How world’s biggest brands sound

amp launches Best Audio Brands Ranking 2019


First global audit of how the world’s leading companies are using sound to enhance their brand and engage with consumers.

McDonald’s, Disney, Intel, Apple and Coca-Cola ranked as the best audio brands.

How do the world’s biggest brands sound? The first comprehensive analysis of how the world’s leading companies are using sound to engage with consumers reveals that many are beginning to think about sound branding in the same way as logos, images and visual marketing – with strategic and creative intent – but that there is still huge scope for improvement.

The Best Audio Brands Ranking 2019 has been developed by global sound branding agency amp, using a rigorous analytical process which quantifies audio brand performance against a range of criteria such as trust, recognition, engagement and efficiency.

The analysis provides a picture of how effectively brands are extending their audio presence beyond advertising, sonic logos or “jingles” into interactive digital plat- forms where audio enhances brand recognition, engagement and findability. It also calculates audio brand efficiency – the estimated return on investment in sonic as- sets.

Of the 100 brands covered in the 2019 ranking, only 22% can be said to be using sound effectively and even among the top performing audio brands there is significant scope for improvement. You can find the full report and analysis here.


McDonald’s and Disney were ranked as joint top performers in the Audio Brand Index, each achieving a score of 51/100 points available. Intel, Apple and Coca-Cola rounded off the top five audio brands, whilst the likes of Shell, Netflix, Nescafé, Google and Amazon made the top ten, with Amazon and Google profiting greatly from the impact of their interactive voice technologies.

Brands such as Spotify, Facebook, Huawei, Honda, Adobe and Visa, ranked amongst the least recognisable audio brands, despite the growing range of digital platforms across which they interact with consumers.


Notably, the ranking analysis showed that even the top performing audio brands have failed to develop a truly comprehensive approach to sonic branding. Whilst McDonald’s was able to ride its instantly recognisable “I’m Loving It” jingle to the top, and Intel’s 25-year old sonic logo secured the brand third place, neither scored highly when it came to return on audio investment (efficiency).

This is because these companies, and others at the top of the ranking, are currently using just a single sound asset to boost their brand, typically in advertising deploy- ed across broadcast media channels.

Whilst this approach has served them well in the last decade, when they were audio pioneers, a single sound asset is no longer fit for purpose at a time when consumers are increasingly interacting with (and finding) brands sonically. Moreover, as the audio landscape grows, those using a single sound asset will find they face a dwindling return on investment, as their assets are unable to flex to new customer interactions.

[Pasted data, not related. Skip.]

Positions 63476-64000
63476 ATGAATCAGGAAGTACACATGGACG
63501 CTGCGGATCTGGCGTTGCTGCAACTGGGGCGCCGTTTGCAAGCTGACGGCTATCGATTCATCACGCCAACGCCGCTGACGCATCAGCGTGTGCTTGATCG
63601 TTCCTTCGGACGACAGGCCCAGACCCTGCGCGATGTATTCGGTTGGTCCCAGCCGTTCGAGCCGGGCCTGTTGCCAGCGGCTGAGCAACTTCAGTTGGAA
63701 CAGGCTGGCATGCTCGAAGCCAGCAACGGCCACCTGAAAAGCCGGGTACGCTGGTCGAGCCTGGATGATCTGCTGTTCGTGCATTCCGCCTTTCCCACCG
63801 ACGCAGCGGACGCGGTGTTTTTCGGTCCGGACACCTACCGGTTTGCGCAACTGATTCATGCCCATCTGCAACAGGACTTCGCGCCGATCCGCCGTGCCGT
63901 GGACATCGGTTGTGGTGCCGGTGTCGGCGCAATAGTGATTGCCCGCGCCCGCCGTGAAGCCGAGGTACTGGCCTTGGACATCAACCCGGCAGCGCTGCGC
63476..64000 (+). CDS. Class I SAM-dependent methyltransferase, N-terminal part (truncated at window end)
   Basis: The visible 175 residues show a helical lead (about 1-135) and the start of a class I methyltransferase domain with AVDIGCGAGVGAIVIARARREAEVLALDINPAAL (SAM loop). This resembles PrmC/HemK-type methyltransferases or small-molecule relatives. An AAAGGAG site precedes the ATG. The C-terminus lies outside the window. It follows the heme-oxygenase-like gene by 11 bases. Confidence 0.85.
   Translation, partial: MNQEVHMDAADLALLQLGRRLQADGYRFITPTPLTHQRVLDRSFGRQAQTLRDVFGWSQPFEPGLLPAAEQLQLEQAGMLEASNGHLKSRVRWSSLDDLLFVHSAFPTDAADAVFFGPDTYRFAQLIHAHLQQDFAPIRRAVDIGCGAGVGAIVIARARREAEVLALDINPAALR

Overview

Other brands that made the top ten, such as Apple and Google, have benefited from their dedicated product sounds, and differentiated digital experiences – although they too fail to demonstrate a comprehensive sound strategy across all channels.

Lars Schalkwijk, Senior Strategist and Product Manager, amp commented: “Many of the top performing brands are easily identifiable by a single sound asset, like McDonald’s “I’m Lovin’ It” jingle. But these sonic signifiers, whilst recognisable, are not sufficient for the digital age. Without a broader sonic ecosystem to draw from and use across multiple devices and formats, brands will struggle to make themselves heard in future years.”

“As consumer technology embraces audio signals, sound logos and voice interaction to enable people to access brand services and content, brands will need to project their values and culture through sounds and music that they own and nurture. In particular, trust is a value that is increasingly important to brands and can be reinforced by sound.”

Michele Arnese, Founder and Global CEO of amp added: “The Best Audio Brands Ranking is the first global audio audit of the world’s leading brands. Through rigorous analysis it aims to establish a comprehensive system to evaluate the use of sound, voice and music in branding. By assessing overall audio brand performance against a series of key pillars that comprise a holistic audio identity, we have been able to pinpoint how effectively brands are leveraging their audio assets and identify key areas for improvement.“

The Best Audio Brands Ranking 2019 website carrying the full index and detailed analysis of the findings can be accessed here. The website also features audio samples of many of the brands featured in the ranking, alongside notes on individual brand performance. The report will be issued annually, with each iteration building on the one before to ensure that the most robust research methods available are being employed.